We call  UP  our friends. And we use it to brighten  UP  a room, polish  UP  the silver, we warm  UP  the leftovers and clean  UP  the kitchen. We lock  UP  the house and some guys fix  UP  the old car. At other times the little word has real special meaning. People stir  UP  trouble, line  UP  for tickets, work  UP  an appetite, and think  UP  excuses. To be dressed is one thing, but to be dressed  UP  is special.

And this  UP  is confusing: A drain must be opened  UP  because it is stopped  UP  We open   UP  a store in the morning but we close it  UP  at night.

We seem to be pretty mixed  UP  about  UP To be knowledgeable about the proper uses of  UP , look the word  UP  in the dictionary. In a desk-sized dictionary, it takes  UP  almost 1/4th of the page and can add UP  to about thirty definitions. If you are  UP  to it, you might try building  UP  a list of the many ways  UP  is used. It will take  UP  a lot of your time, but if you don't give UP , you may wind  UP  with a hundred or more. When it threatens to rain, we say it is clouding  UP . When the sun comes out we say it is clearing  UP.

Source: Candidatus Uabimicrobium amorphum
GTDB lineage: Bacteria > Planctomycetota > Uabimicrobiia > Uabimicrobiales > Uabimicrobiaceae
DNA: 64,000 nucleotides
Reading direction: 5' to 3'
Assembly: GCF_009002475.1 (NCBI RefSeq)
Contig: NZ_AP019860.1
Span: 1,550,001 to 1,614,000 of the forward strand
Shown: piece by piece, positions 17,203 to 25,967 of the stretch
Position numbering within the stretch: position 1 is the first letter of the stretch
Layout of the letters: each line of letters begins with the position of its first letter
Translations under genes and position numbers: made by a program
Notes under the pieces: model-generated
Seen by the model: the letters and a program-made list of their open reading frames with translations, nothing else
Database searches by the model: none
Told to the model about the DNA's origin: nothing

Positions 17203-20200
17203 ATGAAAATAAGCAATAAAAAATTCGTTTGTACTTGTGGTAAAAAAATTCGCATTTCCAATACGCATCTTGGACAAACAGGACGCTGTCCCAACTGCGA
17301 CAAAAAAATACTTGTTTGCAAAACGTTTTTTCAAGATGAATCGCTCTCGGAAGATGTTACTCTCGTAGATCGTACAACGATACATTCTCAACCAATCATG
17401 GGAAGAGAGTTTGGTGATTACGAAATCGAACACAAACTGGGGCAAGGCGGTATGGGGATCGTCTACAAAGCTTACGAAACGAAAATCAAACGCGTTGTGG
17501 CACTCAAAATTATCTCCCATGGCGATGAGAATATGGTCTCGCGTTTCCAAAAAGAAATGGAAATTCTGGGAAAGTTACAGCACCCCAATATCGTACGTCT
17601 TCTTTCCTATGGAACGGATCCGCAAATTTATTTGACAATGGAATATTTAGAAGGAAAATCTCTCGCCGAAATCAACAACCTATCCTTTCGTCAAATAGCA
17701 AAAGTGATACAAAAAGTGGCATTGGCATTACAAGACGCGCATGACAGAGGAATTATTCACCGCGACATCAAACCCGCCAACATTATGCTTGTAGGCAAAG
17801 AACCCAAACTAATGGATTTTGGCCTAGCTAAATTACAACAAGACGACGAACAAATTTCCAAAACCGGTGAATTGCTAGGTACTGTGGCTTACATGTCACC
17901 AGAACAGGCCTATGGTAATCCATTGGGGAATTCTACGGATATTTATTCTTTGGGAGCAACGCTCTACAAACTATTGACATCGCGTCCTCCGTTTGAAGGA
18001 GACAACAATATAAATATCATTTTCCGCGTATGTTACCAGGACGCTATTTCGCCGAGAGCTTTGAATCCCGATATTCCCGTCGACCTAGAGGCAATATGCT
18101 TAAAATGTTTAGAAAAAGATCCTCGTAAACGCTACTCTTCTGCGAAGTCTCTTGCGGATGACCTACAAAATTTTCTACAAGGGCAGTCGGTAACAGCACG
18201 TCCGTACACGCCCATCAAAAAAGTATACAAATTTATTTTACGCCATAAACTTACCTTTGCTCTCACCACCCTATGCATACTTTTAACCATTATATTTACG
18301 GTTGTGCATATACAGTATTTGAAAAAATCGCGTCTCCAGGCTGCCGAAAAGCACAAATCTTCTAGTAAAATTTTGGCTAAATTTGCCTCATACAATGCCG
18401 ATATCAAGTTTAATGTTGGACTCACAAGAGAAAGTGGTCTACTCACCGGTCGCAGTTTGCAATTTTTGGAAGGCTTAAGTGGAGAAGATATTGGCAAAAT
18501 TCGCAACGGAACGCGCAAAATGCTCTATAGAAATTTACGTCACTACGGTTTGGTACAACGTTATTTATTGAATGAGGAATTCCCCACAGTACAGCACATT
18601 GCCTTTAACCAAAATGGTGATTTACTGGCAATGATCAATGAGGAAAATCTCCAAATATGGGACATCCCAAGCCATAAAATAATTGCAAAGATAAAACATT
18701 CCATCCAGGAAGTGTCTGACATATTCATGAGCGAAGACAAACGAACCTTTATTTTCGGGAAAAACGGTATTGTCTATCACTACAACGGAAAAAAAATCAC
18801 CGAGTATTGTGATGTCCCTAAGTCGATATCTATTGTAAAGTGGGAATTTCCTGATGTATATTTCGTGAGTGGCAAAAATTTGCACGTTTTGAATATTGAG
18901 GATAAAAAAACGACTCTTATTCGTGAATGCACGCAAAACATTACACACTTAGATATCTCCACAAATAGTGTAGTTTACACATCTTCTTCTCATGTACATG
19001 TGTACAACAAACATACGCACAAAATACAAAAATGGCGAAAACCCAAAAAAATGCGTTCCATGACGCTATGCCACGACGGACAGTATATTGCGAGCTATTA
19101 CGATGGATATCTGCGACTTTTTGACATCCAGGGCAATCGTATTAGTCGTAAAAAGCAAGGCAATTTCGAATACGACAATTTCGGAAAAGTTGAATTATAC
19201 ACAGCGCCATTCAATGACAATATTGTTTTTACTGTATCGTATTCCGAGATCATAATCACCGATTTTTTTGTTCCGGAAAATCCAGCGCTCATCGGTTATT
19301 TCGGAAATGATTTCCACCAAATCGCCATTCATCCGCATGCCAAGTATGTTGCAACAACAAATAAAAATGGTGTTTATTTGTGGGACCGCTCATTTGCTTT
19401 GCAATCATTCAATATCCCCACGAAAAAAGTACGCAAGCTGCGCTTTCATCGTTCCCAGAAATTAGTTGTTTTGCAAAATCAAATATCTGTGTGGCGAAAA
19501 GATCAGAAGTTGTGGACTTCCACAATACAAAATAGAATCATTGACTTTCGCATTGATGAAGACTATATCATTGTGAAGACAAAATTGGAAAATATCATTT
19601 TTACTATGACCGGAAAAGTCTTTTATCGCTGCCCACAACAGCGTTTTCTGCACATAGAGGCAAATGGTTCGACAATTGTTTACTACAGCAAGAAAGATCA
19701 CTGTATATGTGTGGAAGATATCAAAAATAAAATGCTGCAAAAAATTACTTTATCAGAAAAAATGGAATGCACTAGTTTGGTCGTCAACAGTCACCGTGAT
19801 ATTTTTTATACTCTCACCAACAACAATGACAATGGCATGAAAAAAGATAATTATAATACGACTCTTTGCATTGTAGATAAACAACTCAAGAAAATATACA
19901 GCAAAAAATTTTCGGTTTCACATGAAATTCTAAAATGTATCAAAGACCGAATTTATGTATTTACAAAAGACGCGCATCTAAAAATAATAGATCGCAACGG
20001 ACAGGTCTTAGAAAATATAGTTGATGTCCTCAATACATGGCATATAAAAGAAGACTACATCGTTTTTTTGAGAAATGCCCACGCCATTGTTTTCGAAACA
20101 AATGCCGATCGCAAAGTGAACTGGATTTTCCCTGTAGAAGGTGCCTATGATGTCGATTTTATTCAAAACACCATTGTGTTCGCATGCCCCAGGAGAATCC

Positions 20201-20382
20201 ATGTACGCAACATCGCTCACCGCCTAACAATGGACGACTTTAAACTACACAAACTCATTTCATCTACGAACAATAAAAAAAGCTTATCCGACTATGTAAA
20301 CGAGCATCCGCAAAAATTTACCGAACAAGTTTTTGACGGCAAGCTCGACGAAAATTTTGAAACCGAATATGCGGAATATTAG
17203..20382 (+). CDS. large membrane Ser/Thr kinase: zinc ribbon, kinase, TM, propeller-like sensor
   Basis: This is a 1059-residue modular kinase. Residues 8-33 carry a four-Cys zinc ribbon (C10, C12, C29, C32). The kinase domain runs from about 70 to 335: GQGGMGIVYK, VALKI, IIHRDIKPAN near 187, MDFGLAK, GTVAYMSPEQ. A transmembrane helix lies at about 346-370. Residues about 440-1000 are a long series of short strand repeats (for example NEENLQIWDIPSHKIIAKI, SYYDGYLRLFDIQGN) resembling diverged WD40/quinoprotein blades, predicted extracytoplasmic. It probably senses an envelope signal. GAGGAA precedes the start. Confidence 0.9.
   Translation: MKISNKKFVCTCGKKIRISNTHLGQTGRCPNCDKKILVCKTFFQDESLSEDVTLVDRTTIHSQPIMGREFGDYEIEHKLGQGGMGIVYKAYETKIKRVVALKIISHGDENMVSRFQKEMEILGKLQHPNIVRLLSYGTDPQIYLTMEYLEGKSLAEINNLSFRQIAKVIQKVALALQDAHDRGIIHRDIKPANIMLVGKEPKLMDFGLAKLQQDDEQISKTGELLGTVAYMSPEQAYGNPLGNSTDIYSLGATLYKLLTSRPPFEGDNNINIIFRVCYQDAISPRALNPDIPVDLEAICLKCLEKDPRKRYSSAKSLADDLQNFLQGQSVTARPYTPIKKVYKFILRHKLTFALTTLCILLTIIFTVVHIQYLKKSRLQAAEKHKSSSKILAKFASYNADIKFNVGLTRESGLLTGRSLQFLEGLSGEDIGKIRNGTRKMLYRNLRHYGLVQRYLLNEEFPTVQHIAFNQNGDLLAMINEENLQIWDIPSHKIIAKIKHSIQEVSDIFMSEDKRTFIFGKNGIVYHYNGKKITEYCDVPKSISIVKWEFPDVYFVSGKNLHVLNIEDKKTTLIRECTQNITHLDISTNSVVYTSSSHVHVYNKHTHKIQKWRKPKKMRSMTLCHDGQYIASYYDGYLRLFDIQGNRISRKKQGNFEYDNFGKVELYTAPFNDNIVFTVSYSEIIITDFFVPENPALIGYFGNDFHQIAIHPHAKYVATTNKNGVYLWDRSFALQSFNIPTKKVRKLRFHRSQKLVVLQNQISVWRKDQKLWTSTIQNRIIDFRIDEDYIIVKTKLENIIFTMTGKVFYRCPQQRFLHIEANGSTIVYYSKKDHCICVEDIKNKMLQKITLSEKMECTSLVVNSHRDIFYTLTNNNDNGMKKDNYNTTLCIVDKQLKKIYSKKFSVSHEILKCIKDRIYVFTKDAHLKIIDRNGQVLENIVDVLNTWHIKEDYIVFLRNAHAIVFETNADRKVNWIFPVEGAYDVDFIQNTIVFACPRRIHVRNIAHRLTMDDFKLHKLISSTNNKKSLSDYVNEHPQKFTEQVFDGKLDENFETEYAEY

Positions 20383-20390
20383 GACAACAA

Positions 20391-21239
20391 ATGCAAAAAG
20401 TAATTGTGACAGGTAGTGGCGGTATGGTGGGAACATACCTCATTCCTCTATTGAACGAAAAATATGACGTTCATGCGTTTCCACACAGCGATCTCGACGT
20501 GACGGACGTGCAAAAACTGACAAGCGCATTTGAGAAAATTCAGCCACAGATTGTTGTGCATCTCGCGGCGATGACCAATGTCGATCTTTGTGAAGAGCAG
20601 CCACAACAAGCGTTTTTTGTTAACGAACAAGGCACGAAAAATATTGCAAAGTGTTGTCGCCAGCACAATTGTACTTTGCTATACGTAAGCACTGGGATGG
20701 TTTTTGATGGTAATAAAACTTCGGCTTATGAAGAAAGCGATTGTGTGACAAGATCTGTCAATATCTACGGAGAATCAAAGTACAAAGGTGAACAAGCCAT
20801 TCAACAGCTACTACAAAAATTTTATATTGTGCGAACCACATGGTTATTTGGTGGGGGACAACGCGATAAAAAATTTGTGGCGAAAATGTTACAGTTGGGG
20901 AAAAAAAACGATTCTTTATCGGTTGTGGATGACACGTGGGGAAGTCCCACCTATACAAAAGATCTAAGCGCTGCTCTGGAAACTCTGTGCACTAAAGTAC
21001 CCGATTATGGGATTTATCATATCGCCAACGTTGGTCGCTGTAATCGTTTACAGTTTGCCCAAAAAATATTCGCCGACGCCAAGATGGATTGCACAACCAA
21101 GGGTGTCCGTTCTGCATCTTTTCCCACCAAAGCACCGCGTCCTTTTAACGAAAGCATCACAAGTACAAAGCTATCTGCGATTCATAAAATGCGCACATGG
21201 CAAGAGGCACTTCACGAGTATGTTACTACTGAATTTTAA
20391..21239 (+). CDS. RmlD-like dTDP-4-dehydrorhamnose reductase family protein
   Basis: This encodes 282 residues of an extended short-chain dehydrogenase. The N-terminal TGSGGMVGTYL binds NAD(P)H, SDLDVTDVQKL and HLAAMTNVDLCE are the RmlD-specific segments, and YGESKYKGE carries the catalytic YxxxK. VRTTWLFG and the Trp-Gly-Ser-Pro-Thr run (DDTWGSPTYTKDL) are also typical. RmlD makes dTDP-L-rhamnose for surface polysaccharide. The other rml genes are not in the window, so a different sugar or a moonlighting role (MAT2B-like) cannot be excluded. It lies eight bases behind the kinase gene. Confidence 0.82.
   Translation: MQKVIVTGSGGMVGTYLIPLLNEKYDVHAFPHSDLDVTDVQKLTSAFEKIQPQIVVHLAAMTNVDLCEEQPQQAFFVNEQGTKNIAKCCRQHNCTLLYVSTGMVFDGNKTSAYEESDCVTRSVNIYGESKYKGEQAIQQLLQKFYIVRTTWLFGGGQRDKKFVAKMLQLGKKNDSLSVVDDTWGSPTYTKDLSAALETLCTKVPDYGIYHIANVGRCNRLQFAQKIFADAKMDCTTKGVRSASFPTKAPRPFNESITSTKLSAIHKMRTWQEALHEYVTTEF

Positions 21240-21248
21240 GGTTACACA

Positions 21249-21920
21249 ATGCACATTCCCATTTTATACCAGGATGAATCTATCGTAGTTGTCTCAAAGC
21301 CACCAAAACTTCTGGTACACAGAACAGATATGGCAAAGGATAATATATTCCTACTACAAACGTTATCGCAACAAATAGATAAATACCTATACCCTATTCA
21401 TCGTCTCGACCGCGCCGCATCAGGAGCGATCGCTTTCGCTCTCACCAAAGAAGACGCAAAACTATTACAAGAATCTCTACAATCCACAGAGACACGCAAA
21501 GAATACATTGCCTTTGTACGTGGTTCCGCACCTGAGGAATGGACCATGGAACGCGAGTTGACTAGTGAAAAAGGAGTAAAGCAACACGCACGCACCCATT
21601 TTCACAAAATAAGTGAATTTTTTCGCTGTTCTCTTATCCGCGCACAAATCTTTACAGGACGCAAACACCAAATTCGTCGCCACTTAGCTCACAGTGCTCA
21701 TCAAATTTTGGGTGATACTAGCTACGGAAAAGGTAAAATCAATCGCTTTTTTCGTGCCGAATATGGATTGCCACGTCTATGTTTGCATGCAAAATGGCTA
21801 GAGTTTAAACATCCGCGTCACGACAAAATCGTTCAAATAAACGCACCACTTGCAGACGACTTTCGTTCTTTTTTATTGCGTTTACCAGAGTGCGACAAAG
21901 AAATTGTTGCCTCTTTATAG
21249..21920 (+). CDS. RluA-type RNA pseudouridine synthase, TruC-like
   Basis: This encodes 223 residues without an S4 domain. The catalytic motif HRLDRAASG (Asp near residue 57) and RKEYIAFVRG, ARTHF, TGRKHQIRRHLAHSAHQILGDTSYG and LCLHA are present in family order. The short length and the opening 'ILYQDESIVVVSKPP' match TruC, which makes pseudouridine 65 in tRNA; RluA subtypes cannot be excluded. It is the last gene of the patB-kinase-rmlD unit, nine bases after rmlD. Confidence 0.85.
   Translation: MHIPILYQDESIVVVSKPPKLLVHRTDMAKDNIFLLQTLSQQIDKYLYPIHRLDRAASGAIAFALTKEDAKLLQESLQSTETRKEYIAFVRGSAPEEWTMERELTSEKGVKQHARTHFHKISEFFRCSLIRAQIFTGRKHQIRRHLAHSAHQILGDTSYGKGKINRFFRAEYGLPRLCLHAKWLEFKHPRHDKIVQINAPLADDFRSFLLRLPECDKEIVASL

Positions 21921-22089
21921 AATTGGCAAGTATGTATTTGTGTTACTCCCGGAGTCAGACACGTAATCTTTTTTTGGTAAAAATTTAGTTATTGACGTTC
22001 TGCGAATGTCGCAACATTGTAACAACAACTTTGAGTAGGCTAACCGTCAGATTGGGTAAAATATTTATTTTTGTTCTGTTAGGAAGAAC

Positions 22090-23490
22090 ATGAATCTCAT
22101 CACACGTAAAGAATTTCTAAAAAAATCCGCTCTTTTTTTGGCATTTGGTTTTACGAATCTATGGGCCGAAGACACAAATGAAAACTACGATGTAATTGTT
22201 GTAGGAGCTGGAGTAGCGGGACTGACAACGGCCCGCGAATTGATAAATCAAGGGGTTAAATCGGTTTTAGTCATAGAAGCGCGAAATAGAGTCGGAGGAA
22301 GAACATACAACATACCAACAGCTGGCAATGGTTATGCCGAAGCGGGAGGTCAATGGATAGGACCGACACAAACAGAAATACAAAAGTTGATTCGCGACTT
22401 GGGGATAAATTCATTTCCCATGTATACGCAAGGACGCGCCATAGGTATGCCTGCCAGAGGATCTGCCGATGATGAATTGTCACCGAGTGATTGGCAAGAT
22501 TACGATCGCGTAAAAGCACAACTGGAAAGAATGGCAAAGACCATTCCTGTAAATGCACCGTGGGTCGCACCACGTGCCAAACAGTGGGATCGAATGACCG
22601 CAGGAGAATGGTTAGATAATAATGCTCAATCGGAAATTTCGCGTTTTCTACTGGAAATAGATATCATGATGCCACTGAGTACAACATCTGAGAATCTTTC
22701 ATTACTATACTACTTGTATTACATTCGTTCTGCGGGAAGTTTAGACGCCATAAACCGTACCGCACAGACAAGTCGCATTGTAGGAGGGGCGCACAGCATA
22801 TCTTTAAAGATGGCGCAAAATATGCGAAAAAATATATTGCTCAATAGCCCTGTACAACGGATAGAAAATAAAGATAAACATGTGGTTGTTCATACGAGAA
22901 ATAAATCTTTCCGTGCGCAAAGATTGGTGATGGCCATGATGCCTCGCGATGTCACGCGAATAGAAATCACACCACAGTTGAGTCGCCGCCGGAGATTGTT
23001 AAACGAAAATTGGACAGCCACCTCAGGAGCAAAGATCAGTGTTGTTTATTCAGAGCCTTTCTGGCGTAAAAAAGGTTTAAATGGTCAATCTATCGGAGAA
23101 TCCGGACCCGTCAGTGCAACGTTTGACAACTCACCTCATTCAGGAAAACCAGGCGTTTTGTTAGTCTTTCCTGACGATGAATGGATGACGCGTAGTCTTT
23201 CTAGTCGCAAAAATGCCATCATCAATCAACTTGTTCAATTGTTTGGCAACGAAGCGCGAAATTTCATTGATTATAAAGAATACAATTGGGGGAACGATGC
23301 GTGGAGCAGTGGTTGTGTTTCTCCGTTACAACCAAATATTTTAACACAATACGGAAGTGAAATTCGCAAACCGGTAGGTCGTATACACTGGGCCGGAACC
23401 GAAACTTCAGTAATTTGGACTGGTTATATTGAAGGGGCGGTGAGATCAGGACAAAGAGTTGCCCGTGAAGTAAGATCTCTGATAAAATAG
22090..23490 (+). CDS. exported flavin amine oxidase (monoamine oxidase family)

When it rains, it wets the earth and often messes things  UP.

When it doesn't rain for a while, things dry  UP.

One could go on and on, but I'll wrap it  UP , for now my time is  UP , so it is time to shut  UP!

What is the first thing you do in the morning & the last thing you do at night?   U-P
The truth behind British politeness

The table below sheds light on just how difficult it can be for a foreigner to understand what the British really mean when they're speaking especially for those take every word at face value.